Cleveland Police bring back community policing in Glenville neig - Cleveland 19 News Cleveland, OH

Cleveland Police bring back community policing in Glenville neighborhood

Cleveland Police are walking the neighborhoods to bring back community policing. (Source: WOIO) Cleveland Police are walking the neighborhoods to bring back community policing. (Source: WOIO)
Officers are walking door to door in the Glenville neighborhood, trying to get to know business owners. (Source: WOIO) Officers are walking door to door in the Glenville neighborhood, trying to get to know business owners. (Source: WOIO)
Most of the residents have come to expect them, but many have a mixed reaction. (Source: WOIO) Most of the residents have come to expect them, but many have a mixed reaction. (Source: WOIO)
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CLEVELAND, OH (WOIO) -

Cleveland Police are trying to improve relations with the community they serve. In one district, that means a lot of leg work.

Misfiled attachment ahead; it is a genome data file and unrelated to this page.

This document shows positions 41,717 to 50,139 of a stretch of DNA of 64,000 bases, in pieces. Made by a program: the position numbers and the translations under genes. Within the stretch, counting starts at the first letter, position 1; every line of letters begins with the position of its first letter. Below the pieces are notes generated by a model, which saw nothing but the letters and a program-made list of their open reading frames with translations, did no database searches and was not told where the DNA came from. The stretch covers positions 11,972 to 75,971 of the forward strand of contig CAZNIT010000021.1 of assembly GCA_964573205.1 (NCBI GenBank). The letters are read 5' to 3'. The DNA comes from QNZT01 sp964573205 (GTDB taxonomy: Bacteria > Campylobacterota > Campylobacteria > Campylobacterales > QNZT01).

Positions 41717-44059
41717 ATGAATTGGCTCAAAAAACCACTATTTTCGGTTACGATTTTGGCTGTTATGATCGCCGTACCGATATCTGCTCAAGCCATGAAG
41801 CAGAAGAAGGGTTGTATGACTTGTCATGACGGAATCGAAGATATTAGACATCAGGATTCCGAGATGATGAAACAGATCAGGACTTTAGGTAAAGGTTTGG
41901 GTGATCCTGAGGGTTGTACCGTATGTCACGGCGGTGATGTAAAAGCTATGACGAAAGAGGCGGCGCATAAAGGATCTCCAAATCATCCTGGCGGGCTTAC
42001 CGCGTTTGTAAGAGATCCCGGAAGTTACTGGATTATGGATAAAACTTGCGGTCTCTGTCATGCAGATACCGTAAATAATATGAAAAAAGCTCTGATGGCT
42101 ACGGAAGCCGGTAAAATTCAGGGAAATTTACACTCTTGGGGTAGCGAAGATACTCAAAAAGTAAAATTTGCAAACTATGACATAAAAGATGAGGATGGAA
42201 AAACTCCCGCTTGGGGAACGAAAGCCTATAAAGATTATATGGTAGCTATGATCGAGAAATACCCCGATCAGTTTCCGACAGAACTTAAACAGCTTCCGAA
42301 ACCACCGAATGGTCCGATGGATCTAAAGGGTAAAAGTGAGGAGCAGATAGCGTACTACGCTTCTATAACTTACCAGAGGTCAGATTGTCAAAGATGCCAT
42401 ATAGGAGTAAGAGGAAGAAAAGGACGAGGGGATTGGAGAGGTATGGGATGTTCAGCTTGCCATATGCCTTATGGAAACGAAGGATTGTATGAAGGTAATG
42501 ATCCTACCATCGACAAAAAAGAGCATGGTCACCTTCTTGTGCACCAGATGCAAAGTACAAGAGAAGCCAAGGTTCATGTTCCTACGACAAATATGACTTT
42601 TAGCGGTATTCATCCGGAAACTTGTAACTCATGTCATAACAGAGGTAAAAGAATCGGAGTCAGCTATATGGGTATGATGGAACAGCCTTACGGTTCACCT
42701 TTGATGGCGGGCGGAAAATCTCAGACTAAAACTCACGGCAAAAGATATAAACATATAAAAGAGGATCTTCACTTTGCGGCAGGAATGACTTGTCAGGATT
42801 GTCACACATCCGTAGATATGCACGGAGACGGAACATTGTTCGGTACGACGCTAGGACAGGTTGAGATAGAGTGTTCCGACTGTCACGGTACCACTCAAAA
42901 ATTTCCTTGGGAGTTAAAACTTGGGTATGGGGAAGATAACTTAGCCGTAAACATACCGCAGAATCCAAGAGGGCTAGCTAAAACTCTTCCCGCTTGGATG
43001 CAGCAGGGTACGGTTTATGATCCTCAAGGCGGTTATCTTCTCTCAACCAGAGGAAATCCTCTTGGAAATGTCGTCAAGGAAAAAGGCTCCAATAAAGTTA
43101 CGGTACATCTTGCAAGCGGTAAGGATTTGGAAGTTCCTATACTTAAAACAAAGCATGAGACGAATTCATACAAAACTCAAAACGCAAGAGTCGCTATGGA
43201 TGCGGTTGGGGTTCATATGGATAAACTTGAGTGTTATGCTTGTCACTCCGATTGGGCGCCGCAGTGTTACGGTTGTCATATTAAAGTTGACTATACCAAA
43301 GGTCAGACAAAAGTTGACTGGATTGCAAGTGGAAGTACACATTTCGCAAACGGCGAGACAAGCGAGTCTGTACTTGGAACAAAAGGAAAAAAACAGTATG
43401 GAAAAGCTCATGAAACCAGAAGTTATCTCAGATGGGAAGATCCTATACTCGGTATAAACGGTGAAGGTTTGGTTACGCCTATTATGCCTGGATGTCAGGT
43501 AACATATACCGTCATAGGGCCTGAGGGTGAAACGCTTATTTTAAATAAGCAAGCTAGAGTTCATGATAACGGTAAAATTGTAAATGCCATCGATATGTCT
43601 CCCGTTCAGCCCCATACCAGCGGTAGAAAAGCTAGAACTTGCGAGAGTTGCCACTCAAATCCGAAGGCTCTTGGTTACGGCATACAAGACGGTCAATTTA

Officer Robert Frost and Sgt. Joe Hageman say they're taking it back to the olden days and doing the footwork, also known as community policing.

"I know in today's society a lot of people don't like the police officer, but we're just people. We're just trying to make a living," said Frost.

They are walking door to door in the Glenville neighborhood, trying to get to know business owners and residents. They walk more than a mile, checking in to make sure things are alright. 

Some in the neighborhood are still skeptical.

"I know he's trying to help out the store and everything, but he's gotta watch himself. That's not his job description," said a man at one business.

The officers know almost everyone because they're in the neighborhood frequently. Most of the residents have come to expect them.

"It's like when I was young, we had police walking the beat every day. We felt safe," said Maurice Bey.

There's not enough manpower to do it every day or everywhere, but Officer Frost says he's committed.

"They talk to me about certain things that maybe they wouldn't talk to another officer about. I just need to know what's going on in the community. If they tell me this car keeps driving up and down the street, I can let my sergeants know, my lieutenants know, and just stop the car and see why he keeps going up and down the street," explained Frost.

If things go well, more "Officer Friendlys" could be coming to a neighborhood near you.

"Yesterday we were walking down here and there must've been about 20 people blowing their horns, stopping. It's like, 'Hey, they liked us,'" said Frost.

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